How to Manage Family Wealth in a Shrinking Offshore World

08 January 2019

How to Manage Family Wealth in a Shrinking Offshore World

Our Managing Director Don Wijsmuller was recently interviewed by Tax Linked on the subjects of how to manage family wealth in a shrinking offshore world. You can read the full interview here:

Taxlinked (TL): What are your top three tips for individuals looking to manage their family wealth in the best possible way?

Don Wijsmuller (DW): My tips for individuals looking to manage their family wealth in the best possible way is firstly to build a good working relationship with a professional adviser, preferably a multijurisdictional one or with multijurisdictional reach. They need to look to invest in areas that they have extensive knowledge of or employ a trustee to assist with the selection of the right adviser for the right asset class. It is also important to clearly state their risk appetite and ensure that when they invest, they stay within appropriate risk parameters.

TL: How have the OECD and EU-led anti-tax avoidance initiatives affected family wealth management in Jersey and beyond?

DW: I don’t think it really has affected family wealth management other than increased costs associated with compliance and underscored the need for good tax and/or legal advice and appropriate substance in relation to any offshore structures, so that families can demonstrate that mind management and control, plus key activities, are carried out in Jersey.

TL: What are some of the main challenges to be faced by professionals involved in the wealth management industry moving forward?

DW: In my opinion, some of the key challenges facing professionals involved in the wealth management industry moving forward will include the unpredictability of Brexit and the unknown impact of OECD new substance legislation, as well as developments in Fintech and changes in international reporting.
With regards to beneficial owner’s registers, changes in international regulations and greater transparency will add pressure to make beneficial owners registers public. In Jersey, the registers are currently private and shared between tax authorities. To make these registers public will cause additional risk to clients, particularly those clients who reside in high risk jurisdictions. Questions over how registers are maintained in the UK will be raised, as there is a lack of policing there in comparison to Jersey where the Financial Services Commission vets all registers.
All changes do not have to be seen in a negative light and there are many positives that can be attributed to changes in industry regulations and advancement in technology.

TL: On the flipside, what are some of the main challenges to be faced by clients looking to protect their family wealth?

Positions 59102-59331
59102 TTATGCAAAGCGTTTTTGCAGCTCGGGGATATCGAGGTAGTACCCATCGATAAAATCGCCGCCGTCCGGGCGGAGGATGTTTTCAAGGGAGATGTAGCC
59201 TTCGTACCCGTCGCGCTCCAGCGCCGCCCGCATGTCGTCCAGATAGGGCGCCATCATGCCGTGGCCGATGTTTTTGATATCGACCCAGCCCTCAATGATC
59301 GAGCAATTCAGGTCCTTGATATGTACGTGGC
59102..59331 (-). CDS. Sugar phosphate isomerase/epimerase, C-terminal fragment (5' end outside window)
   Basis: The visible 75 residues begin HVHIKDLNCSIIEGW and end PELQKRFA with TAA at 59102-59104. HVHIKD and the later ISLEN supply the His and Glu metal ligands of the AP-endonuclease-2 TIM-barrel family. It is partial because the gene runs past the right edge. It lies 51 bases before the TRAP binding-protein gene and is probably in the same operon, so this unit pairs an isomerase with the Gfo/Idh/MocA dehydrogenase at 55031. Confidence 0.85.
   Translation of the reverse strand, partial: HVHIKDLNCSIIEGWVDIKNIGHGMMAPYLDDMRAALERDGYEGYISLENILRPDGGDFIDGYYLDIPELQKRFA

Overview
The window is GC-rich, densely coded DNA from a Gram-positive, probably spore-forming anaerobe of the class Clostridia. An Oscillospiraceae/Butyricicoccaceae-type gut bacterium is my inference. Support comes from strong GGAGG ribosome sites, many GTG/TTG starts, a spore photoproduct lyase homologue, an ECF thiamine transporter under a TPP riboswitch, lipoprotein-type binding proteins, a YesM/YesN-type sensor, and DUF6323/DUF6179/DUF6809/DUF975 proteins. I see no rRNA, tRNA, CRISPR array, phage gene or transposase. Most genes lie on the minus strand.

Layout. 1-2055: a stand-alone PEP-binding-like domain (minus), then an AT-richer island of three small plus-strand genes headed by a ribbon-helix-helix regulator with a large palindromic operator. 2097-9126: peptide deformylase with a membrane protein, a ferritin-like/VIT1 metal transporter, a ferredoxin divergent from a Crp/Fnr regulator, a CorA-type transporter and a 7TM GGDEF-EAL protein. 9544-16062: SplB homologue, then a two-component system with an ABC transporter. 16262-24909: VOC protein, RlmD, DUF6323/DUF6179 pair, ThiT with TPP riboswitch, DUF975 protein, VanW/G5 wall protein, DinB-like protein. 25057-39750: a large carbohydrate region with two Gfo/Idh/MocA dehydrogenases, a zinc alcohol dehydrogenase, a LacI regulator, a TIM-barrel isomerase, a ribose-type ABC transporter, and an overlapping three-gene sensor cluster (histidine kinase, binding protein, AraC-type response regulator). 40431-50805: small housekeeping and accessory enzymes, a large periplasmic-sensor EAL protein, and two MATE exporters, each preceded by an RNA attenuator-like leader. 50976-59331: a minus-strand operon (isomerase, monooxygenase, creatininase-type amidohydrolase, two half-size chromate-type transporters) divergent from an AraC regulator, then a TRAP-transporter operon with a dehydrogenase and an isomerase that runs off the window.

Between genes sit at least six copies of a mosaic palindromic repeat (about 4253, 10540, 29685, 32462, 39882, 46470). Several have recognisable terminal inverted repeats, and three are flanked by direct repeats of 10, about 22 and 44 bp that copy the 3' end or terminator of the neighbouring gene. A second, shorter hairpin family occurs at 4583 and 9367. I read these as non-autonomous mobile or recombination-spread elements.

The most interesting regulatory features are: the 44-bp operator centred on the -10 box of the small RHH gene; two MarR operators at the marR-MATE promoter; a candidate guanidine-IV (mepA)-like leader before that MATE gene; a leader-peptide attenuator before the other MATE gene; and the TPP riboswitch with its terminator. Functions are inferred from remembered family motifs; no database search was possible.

DW: Some of the main challenges currently facing clients looking to protect their family wealth come in the form of Transparency. As the regulations push for increasing transparency, client confidentiality is in turn becoming increasingly difficult. This can be a challenge for clients as they could see an increased risk to their privacy.
Another challenge will be governments changing tax legislation on a regular and more frequent basis. Families will always need to make sure structures are efficient, which can be expensive or have to accept that they will be required to pay more tax in the future. This is not an issue for Jersey as it holds a tax neutral status and so it is more about ensuring that clients are paying the right level of tax in other jurisdictions or in other parts of their family structure.
In order to ensure this, clients must obtain the best quality of advice and professional administrators, find jurisdictions where laws and courts are benevolent and protective towards families, and understand international structuring. Jersey has enacted good legislation and the Courts have created substantive precedents that can be relied upon to give certainty to beneficiaries and settlors alike to support beneficiaries of trusts. Some jurisdictions aren’t as well placed to offer this. A combination all of these factors contributed to Jersey being voted number one international offshore centre for the third year in a row.

TL: How can Jersey and other “offshore” jurisdictions remain attractive to HNWIs and corporations considering that the offshore world is shrinking?

DW: In order to remain attractive to HNWI and corporations, Jersey needs to maintain a leading position through consistently evolving its strong regulatory infrastructure while staying a stable jurisdiction in an unstable world. Jersey will continue to attract and develop top talent amongst professionals and develop first class infrastructure that supports the jurisdiction.
The introduction of FiberOptics and the work continually being carried out in the Fintech area make Jersey an attractive place for HNWI and corporations. With strong flight connections to other finance centres, a strong legal system that supports the industry producing judgments seen as world-leading decisions, and a strong and stable economy and political systems which is seen as democratic, Jersey is a safe haven for wealth and tax neutral regimes, which is attractive to investors and families alike.


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